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Booker T Washington

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Booker T Washington was one of the best advocates in his time. Growing up in slavery and out coming the horrifying struggles of the 1870's was a great effort. Born in the era were black people were like flies he found a determination to succeed and discovered many powers in life.

Washington childhood was one of privation, poverty, slavery, and backbreaking work. Born in 1856, he was from birth the property of James Burroughs of Virginia. He didn't know his father but his mother Jane raised him and put him to work as soon as possible. Washington received no Education because it was illegal for him to receive an education. Lincoln issued the Emancipation Proclamation, but it could not be enforced until the end of The Civil War in 1865. Washington's stepfather was very fortunate because he found work packing salt in Malden. Jane moved to join her husband in Malden. The nine year old spent exhausting days packing salt. Like many blacks being free Washington wanted an education. When he was 16 he decided he wanted to go to Hampton Institute. He didn't know if he was going to excepted and if he did were he would get the money to pay.. Hungry he arrived at the doorsteps of Hampton.

Hampton Institute became a big influence to Washington's life. Armstrong, the founder of Hampton, believed in work, study, hygiene, morality, self-discipline, and self-reliance. His purpose was to train black teachers, but every student should have a trade was well. Washington's trade was being a janitor. After graduation Washington became a teacher in Tinkersville, West Virginia for three years. In 1878 he left to attend Wayland Seminary in Washington DC, but quit after six months. In 1879 Armstrong asked him to return to Hampton Institute as a teacher. Washington did so, and then in 1881 Armstrong recommended him as the principal of a new school called Tuskegee Institute in Tuskegee, Alabama. July 4, 1881 was the first day of school at Tuskegee Institute. It was a humble beginning, but under Washington's care both the school and Washington grew to be world famous. His school made lasting and profound contributions to the South and to the United States - such as through the work of one of its teachers - George Washington Carver.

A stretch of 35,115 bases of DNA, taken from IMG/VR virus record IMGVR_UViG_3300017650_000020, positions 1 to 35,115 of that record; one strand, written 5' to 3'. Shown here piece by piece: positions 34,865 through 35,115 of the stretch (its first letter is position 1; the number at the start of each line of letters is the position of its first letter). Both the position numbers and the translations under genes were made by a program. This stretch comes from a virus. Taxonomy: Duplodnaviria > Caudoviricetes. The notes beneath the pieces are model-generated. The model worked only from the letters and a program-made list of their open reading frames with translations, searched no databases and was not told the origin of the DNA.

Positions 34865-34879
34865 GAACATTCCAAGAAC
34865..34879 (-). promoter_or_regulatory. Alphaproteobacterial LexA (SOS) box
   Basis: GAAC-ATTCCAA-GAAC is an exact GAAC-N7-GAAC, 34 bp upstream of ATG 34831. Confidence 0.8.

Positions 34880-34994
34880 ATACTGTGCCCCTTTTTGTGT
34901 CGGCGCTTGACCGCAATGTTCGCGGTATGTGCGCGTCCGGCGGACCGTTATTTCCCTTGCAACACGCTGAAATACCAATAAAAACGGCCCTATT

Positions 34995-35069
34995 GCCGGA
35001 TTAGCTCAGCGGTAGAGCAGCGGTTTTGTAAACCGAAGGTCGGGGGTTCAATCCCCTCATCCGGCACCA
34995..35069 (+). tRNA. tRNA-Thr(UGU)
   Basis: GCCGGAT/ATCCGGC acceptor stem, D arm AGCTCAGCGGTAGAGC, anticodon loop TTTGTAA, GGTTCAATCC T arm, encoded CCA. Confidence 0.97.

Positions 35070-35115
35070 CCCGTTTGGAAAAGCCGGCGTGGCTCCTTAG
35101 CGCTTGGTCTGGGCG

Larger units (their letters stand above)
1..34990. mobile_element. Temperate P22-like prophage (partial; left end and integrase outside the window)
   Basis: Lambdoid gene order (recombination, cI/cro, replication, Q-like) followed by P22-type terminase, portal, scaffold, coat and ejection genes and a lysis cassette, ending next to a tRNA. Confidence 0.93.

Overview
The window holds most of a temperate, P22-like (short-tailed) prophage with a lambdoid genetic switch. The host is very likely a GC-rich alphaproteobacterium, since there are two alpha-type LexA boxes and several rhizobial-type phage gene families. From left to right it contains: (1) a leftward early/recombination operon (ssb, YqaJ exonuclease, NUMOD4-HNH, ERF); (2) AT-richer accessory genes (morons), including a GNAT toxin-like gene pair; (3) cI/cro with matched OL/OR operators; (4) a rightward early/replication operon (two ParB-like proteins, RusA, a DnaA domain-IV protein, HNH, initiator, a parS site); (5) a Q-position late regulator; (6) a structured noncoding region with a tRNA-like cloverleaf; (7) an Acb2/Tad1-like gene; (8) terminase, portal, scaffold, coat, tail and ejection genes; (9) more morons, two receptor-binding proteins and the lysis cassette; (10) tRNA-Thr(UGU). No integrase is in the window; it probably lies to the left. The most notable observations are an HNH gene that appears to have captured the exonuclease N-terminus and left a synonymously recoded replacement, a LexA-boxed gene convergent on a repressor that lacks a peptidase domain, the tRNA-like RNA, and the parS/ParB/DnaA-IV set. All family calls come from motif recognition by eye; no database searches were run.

One of his main problems was always finding enough money. The support he received from the state was neither generous nor stable enough to build the kind of school he was developing. So he had to raise the money himself by going on speaking tours and solicitating donations.



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